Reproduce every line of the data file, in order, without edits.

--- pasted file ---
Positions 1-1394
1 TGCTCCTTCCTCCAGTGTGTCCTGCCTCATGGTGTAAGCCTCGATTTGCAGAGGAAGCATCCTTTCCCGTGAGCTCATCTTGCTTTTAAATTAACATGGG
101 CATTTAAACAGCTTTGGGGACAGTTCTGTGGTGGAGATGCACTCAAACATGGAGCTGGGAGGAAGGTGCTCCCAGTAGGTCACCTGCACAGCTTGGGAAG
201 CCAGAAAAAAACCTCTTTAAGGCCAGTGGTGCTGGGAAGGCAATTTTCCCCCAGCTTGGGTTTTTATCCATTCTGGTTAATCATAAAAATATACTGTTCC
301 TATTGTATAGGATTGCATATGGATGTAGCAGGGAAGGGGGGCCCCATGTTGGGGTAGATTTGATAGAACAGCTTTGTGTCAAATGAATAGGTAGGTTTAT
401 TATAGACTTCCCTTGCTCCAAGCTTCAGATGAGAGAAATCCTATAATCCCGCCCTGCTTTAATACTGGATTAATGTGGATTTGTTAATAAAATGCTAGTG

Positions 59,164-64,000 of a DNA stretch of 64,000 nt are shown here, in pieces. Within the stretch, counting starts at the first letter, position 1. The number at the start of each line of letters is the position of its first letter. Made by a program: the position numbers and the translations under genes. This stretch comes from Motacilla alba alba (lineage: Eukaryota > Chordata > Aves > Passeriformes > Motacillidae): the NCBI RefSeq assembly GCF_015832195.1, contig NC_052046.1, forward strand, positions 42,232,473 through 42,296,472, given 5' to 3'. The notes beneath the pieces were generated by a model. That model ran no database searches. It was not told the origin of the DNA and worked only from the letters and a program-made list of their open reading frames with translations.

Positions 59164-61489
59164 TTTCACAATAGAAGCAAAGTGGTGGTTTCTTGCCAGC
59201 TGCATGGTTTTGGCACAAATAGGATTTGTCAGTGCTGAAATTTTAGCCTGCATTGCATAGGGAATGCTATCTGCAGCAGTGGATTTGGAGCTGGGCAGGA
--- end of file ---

Positions 1-1394
1 TGCTCCTTCCTCCAGTGTGTCCTGCCTCATGGTGTAAGCCTCGATTTGCAGAGGAAGCATCCTTTCCCGTGAGCTCATCTTGCTTTTAAATTAACATGGG
101 CATTTAAACAGCTTTGGGGACAGTTCTGTGGTGGAGATGCACTCAAACATGGAGCTGGGAGGAAGGTGCTCCCAGTAGGTCACCTGCACAGCTTGGGAAG
201 CCAGAAAAAAACCTCTTTAAGGCCAGTGGTGCTGGGAAGGCAATTTTCCCCCAGCTTGGGTTTTTATCCATTCTGGTTAATCATAAAAATATACTGTTCC
301 TATTGTATAGGATTGCATATGGATGTAGCAGGGAAGGGGGGCCCCATGTTGGGGTAGATTTGATAGAACAGCTTTGTGTCAAATGAATAGGTAGGTTTAT
401 TATAGACTTCCCTTGCTCCAAGCTTCAGATGAGAGAAATCCTATAATCCCGCCCTGCTTTAATACTGGATTAATGTGGATTTGTTAATAAAATGCTAGTG

Positions 59,164-64,000 of a DNA stretch of 64,000 nt are shown here, in pieces. Within the stretch, counting starts at the first letter, position 1. The number at the start of each line of letters is the position of its first letter. Made by a program: the position numbers and the translations under genes. This stretch comes from Motacilla alba alba (lineage: Eukaryota > Chordata > Aves > Passeriformes > Motacillidae): the NCBI RefSeq assembly GCF_015832195.1, contig NC_052046.1, forward strand, positions 42,232,473 through 42,296,472, given 5' to 3'. The notes beneath the pieces were generated by a model. That model ran no database searches. It was not told the origin of the DNA and worked only from the letters and a program-made list of their open reading frames with translations.

Positions 59164-61489
59164 TTTCACAATAGAAGCAAAGTGGTGGTTTCTTGCCAGC
59201 TGCATGGTTTTGGCACAAATAGGATTTGTCAGTGCTGAAATTTTAGCCTGCATTGCATAGGGAATGCTATCTGCAGCAGTGGATTTGGAGCTGGGCAGGA